New insights into re-entrant melting of microgel particles by polymer-induced aggregation experiments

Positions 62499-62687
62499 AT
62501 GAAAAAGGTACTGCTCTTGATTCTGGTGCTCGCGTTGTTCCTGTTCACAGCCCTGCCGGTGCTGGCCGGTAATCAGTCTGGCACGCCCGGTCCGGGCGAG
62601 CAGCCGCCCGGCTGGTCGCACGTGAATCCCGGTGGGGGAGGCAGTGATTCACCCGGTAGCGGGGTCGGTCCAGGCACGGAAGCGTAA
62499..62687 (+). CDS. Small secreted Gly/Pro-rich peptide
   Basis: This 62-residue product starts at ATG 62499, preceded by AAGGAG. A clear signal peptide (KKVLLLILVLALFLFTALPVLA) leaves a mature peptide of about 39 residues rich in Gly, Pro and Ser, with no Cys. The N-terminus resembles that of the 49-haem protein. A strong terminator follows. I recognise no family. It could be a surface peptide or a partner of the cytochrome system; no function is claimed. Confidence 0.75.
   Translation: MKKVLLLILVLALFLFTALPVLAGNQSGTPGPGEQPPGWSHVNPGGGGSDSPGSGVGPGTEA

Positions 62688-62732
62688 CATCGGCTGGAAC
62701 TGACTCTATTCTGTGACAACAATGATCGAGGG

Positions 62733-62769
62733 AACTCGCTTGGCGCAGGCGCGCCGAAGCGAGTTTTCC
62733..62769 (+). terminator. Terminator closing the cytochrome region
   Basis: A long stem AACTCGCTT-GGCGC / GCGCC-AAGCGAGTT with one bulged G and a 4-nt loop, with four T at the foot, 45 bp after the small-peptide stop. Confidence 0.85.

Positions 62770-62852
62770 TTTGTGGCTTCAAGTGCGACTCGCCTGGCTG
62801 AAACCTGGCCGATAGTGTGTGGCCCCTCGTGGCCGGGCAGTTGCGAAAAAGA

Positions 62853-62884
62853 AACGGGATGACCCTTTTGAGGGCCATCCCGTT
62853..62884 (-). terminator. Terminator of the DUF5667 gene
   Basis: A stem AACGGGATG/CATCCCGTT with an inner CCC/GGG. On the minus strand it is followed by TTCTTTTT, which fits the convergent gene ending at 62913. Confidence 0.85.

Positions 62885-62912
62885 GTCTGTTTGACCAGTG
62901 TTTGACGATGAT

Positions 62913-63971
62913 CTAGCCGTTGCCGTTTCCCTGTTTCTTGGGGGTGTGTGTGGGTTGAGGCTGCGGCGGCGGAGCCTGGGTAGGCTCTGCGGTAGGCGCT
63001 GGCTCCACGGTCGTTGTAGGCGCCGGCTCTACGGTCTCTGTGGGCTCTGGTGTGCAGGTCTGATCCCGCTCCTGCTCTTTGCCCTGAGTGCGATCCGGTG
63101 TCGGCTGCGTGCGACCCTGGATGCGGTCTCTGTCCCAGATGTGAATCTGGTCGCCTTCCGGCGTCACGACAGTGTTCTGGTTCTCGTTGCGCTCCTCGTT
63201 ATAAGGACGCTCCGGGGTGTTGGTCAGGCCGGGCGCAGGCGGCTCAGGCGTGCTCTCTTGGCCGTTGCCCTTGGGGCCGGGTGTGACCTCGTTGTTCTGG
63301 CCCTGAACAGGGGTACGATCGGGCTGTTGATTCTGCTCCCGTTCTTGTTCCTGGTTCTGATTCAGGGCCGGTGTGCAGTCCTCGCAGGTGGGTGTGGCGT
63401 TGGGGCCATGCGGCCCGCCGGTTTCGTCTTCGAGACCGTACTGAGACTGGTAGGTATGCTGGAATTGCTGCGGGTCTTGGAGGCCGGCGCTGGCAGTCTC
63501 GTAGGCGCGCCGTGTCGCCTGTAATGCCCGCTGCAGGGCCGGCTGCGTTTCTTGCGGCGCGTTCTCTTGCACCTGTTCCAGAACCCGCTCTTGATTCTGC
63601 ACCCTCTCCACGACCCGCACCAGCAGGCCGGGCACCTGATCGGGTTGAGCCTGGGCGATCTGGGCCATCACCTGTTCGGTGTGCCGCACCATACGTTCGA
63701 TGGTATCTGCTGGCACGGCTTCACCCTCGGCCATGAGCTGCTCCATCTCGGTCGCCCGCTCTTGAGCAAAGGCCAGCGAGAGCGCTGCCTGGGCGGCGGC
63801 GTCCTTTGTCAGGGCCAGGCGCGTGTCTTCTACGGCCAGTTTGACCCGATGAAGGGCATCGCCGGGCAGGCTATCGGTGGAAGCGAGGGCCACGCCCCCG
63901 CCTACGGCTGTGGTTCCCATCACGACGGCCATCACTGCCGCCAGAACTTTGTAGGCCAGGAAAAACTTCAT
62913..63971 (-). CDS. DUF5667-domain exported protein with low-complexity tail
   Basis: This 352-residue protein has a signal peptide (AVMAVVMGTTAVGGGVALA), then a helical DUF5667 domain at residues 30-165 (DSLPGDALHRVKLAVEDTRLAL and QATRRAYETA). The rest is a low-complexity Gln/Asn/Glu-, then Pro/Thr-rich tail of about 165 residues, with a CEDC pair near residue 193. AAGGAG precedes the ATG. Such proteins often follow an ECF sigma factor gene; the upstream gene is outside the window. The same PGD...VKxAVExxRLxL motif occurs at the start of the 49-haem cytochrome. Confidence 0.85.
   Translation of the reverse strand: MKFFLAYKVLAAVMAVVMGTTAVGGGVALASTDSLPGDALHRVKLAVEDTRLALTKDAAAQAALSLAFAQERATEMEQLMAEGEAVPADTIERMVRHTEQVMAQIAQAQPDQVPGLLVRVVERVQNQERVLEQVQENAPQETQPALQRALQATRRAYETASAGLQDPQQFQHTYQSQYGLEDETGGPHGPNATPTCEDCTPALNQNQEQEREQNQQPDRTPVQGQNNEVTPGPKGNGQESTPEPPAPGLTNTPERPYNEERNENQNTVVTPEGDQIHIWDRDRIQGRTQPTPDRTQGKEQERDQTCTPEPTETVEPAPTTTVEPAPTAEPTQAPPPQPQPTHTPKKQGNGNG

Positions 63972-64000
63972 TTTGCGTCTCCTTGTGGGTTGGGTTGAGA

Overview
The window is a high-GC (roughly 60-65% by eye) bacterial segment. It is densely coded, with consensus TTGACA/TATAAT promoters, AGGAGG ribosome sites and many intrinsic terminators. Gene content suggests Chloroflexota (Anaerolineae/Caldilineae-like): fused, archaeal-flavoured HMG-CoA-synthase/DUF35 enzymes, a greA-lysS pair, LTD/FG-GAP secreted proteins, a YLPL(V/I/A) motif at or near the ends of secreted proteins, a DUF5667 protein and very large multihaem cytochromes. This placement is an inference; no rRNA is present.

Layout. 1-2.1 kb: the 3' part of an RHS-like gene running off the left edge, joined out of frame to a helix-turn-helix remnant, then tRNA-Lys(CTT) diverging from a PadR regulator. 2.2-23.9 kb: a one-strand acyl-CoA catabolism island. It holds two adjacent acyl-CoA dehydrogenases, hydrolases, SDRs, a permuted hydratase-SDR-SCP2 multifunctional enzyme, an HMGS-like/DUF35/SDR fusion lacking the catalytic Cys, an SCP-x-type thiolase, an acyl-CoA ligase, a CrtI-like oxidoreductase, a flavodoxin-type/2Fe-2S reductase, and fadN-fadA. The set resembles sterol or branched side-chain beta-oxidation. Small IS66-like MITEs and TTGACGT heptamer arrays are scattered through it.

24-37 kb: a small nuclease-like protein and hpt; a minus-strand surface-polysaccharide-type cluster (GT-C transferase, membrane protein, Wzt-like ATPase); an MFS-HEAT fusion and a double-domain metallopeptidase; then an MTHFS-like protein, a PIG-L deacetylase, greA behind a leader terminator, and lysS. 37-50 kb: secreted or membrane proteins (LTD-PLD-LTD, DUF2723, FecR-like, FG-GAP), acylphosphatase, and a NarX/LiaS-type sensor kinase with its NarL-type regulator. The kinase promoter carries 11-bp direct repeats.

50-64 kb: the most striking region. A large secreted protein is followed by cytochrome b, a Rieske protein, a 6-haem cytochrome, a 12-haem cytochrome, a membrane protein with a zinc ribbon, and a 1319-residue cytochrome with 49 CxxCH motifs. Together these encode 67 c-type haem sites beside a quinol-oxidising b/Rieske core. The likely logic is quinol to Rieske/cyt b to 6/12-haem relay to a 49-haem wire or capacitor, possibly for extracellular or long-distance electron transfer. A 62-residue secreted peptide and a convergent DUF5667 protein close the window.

While microgels are in general described as soft particles, polystyrene (PS) microgels can be synthesized in a way that cross-link density has only a minor influence on their physical properties. Even though the particles swell in a good solvent, the imparted slight softness still allows a mapping on hard sphere behaviour for a large range of cross-link densities [Schneider et al., Soft Matter, 2017, 13, 445]. Nevertheless, the hard sphere analogy breaks down as soon as polymer chains are added to these systems. Quantitative differences between PS microgels and true hard sphere systems appear and the differences between stronger and weaker cross-linked PS microgels can be observed. To gain deeper insights into the origin of these deviations from true hard sphere behaviour, this work is addressed to a systematic study of the colloid–polymer interactions in PS microgel–polymer mixtures. We investigated the aggregation behaviour (namely aggregation concentration and cluster structure) as a function of colloid size, cross-link density and colloid–polymer size ratio in very dilute colloidal suspensions. Our results show that the interplay of cross-link density and polymer size is a key parameter for the strength of the colloid–polymer interactions. Furthermore, the centre-to-centre distance of the colloidal particles in the formed clusters decreases if the cross-link density is decreased, allowing for a higher packing density. This may also explain the unusually high fluid packing fractions observed in the re-entry region of the phase diagram of PS microgel–free PS polymer mixtures.